Carsten Felden, Claudia Koschtial, Peter Chamoni
Deployment of a Descriptive Big Data Model
Big Data is an emerging research topic. The term remains fuzzy and jeopardizes to become an umbrella term. Straight forward investigations are inhibited since the research field is not well defined, yet. To identify a common understanding, experts have been interviewed. Hereby, the findings are coded and conceptualized until a descriptive Big Data model is developed by using Grounded Theory. This provides the basis for the model’s deployment. Here, academic publications and practical implementations marked as Big Data are classified. It becomes evident that Big Data is use-case driven and forms an interdisciplinary research field. Even not all papers belong to this research field. The findings become confirmed by the practical implementations. The chapter contributes to the intensive discussion about the term Big Data in illustrating the underlying area of discourse. A classification to set the research area apart from others can be achieved to support a goal oriented research in future.
Marco Pospiech, Carsten Felden
Business Intelligence 2.0
The increasing use of enterprise social networks (ESN) generates vast amounts of data, giving researchers and managerial decision makers unprecedented opportunities for analysis. However, more transparency about the available data dimensions and how these can be combined is needed to yield accurate insights into the multi-facetted phenomenon of ESN use. In order to address this issue, we present a framework of available data dimensions and describe possible methods and insights as well as opportunities and limitations of each data dimension. We then adopt this framework exemplary to comprehensively analyze an empirical ESN case.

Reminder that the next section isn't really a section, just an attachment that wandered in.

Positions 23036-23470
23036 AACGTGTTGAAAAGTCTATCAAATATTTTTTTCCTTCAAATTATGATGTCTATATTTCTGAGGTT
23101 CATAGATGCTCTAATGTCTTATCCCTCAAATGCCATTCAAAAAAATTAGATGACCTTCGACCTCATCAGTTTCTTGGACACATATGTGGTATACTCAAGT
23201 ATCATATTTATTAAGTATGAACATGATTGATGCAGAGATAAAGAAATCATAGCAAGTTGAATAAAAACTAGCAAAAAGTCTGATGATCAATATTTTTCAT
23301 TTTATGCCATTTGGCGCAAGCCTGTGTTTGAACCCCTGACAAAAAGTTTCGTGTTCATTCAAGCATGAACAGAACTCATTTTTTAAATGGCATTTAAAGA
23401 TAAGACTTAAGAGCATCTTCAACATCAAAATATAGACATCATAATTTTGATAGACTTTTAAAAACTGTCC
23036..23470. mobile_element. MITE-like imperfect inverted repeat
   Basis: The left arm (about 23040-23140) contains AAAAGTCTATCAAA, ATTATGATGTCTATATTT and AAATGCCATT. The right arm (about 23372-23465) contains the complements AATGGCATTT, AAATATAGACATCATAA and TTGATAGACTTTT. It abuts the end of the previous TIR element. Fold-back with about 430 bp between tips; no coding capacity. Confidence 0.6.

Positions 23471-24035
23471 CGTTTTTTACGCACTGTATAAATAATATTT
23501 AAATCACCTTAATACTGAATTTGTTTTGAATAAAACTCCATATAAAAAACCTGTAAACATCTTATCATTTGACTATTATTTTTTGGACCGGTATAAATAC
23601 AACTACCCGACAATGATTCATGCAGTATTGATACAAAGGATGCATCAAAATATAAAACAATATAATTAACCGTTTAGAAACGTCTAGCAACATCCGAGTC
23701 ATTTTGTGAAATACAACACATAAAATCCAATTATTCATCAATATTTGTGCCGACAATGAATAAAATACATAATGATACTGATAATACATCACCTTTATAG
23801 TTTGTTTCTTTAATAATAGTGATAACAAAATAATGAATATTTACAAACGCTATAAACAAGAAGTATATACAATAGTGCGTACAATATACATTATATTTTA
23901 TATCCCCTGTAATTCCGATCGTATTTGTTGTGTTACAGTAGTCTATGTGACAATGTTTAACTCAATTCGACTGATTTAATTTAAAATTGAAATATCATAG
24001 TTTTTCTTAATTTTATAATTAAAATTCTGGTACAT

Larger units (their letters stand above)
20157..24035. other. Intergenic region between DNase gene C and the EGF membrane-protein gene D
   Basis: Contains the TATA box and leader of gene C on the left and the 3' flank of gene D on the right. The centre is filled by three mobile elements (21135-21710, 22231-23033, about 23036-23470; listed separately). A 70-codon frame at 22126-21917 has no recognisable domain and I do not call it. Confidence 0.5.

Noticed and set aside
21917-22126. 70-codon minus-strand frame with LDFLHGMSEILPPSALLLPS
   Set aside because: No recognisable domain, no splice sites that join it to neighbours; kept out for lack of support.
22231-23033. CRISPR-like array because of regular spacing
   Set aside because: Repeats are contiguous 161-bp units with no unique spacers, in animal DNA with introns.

Sebastian Behrendt, Alexander Richter
Self-Service Management Support Systems: Findings from a New-Generation Manager Perspective
New-generation managers are increasingly populating organizations’ management. They consist of digital natives who grew up with Information Systems (IS) and digital immigrants who learned to engage with IS as adults. Today, such managers have to make faster decisions than in the past and find themselves more and more in mobile IS use situations. These requirements combined with managers’ ability to use IS themselves result in the need for self-service Management Support Systems (MSS). This article develops a more business-driven design for such MSS. In doing so, we propose both a rigorous set of requirements and initial design guidelines to start further discussion. The utility of these guidelines is demonstrated with a “mobile-first” prototype on a modern business intelligence platform: the Corporate Navigator app.
Jörg H. Mayer, Jens Hartwig, André Röder, Reiner Quick
Business Intelligence for New-Generation Managers
Jörg H. Mayer
Reiner Quick